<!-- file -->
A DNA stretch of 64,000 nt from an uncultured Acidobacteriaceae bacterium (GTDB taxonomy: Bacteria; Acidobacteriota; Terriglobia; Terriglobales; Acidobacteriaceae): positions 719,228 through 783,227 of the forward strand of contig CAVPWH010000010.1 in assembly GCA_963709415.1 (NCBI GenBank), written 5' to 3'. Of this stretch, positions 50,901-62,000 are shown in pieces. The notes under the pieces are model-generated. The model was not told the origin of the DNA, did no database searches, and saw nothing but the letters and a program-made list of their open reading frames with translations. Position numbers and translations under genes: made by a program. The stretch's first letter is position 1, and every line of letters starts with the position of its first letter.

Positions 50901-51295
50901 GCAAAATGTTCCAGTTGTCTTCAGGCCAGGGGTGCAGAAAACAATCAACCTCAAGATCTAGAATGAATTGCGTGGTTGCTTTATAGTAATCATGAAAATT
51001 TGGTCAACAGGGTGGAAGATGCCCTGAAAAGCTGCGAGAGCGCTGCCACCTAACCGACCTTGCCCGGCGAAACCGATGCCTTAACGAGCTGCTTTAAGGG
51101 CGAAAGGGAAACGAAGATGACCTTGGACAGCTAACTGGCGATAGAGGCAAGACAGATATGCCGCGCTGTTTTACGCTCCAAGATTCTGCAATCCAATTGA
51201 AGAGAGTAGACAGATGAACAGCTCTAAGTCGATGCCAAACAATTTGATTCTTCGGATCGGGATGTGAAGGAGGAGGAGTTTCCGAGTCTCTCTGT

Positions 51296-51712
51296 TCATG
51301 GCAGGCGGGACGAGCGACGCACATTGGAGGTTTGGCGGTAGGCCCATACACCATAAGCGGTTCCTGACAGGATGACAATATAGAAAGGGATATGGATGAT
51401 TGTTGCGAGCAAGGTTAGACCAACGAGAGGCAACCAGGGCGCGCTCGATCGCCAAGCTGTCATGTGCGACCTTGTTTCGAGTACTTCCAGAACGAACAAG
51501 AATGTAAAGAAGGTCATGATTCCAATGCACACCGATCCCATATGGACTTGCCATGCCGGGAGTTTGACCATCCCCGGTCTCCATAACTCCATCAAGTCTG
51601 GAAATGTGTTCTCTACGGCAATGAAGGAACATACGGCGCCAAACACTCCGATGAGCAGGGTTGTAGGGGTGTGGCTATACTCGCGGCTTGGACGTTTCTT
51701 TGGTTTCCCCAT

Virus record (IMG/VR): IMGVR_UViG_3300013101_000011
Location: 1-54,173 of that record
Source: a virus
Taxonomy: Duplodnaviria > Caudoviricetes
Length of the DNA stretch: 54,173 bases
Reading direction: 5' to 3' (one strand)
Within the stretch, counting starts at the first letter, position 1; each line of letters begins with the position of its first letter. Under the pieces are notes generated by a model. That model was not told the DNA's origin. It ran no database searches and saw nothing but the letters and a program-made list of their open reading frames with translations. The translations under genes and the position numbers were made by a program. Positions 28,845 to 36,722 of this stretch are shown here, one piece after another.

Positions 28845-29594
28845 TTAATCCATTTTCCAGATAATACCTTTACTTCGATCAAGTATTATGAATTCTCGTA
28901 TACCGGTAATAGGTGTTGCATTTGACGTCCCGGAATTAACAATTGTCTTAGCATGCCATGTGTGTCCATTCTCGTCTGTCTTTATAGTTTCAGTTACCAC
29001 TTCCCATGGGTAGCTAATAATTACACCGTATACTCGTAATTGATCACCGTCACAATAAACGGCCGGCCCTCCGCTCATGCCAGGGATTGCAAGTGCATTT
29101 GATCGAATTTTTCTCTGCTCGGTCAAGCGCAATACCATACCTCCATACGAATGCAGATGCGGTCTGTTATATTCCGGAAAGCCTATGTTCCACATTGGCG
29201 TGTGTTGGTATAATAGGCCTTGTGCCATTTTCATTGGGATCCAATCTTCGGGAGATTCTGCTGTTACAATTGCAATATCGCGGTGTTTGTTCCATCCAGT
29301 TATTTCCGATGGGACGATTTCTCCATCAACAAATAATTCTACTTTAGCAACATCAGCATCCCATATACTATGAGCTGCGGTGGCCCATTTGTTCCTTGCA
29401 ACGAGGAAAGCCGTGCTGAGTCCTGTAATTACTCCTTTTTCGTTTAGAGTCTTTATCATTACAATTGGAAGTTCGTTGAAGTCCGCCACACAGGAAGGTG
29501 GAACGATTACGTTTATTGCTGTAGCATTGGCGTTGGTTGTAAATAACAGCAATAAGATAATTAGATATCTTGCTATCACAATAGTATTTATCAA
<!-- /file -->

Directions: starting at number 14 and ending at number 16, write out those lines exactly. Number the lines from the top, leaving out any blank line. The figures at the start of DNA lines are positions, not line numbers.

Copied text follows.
Virus record (IMG/VR): IMGVR_UViG_3300013101_000011
Location: 1-54,173 of that record
Source: a virus